Oakland’s problem is crime. I lived in Berkeley 10 years ago and had many friends who lived in Oakland. About half of them had either been within a block of a shooting, had a gun pointed at them, been assaulted/ robbed, or had their home broken into. And this was back when crime was relatively mild compared to how it is today.
    There’s lots of great things about Oakland, but many companies will think twice about locating in an area with as much of a crime problem as Oakland.

  26. Posted by curmudgeon

    Oakland’s problem is very definitely is crime. However crime is very highly concentrated in West Oakland and East Oakland, and downtown and north Oakland have been booming in many respects, and seem to get better with each passing year. So not to disagree at all, but I think both the reality and the perception may begin to shift, despite the recent problems.
    Occupy and the follow on activities of the black block folk anarchist types haven’t helped, but hopefully that’s mostly behind us.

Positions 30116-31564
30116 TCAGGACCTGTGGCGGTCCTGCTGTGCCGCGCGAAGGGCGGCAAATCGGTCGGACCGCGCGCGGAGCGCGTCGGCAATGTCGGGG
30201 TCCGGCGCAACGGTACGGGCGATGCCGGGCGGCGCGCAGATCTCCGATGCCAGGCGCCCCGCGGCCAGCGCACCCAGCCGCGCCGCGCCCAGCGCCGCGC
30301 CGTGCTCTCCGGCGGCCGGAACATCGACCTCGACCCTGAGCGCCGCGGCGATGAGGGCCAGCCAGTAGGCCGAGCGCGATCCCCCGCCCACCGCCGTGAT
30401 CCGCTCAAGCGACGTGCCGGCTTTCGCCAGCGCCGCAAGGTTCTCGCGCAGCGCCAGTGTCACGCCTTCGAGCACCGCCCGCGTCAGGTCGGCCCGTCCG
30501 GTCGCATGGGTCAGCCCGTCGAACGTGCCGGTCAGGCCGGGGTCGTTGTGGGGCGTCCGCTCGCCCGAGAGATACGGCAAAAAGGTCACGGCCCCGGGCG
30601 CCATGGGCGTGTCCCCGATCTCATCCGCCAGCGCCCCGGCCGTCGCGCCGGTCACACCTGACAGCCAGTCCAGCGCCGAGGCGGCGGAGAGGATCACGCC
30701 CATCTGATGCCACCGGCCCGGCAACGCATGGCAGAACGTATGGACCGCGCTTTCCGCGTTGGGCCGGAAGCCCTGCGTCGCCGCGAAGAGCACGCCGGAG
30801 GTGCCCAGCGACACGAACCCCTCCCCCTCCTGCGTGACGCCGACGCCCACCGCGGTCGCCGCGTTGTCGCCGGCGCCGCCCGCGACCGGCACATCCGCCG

27. Posted by lyqwyd

    It’s certainly true it’s concentrated those areas, but it spills out into many other parts of Oakland, especially since the economy went bad.
    Oakland’s leadership isn’t helping the problem, most notably with their inability to find a police chief and the numerous other problems in the police department.

  28. Posted by shza

    We have got a (statistically) major increase in spillover crime (burglaries and even several armed break-ins) in the last year and a half in Piedmont — even with our own police department. Hence the current installation of Tiburon-style license-plate readers at all points of ingress/egress.
    n=1 but our house in Piedmont was broken into last year when we weren’t home. They took very little (and luckily did not even enter the home office and see/take laptops) but it was disturbing for the kids. One of the few things they took was my 6 year-old’s inherited-from-me very old iphone 3, which presumably has a resale value of maybe $30.

  29. Posted by Eddy

    Too many good restaurants to list. Haakasan, roka, azziza moving downtown, $300 a sitting fancy places in soma, etc….
    Perhaps Oakland is SFs Brooklyn.

  30. Posted by Anowned

    North Oakland is pretty hoody, too.

  31. Posted by REpornaddict

    This is great economically, of course, but bad I think for other reasons, cultural, social etc given many of these companies huge complicitness and cooperation in the NSA surveillance.
    SF is going to be one of the Big Brother epicenters it seems, oh well.,…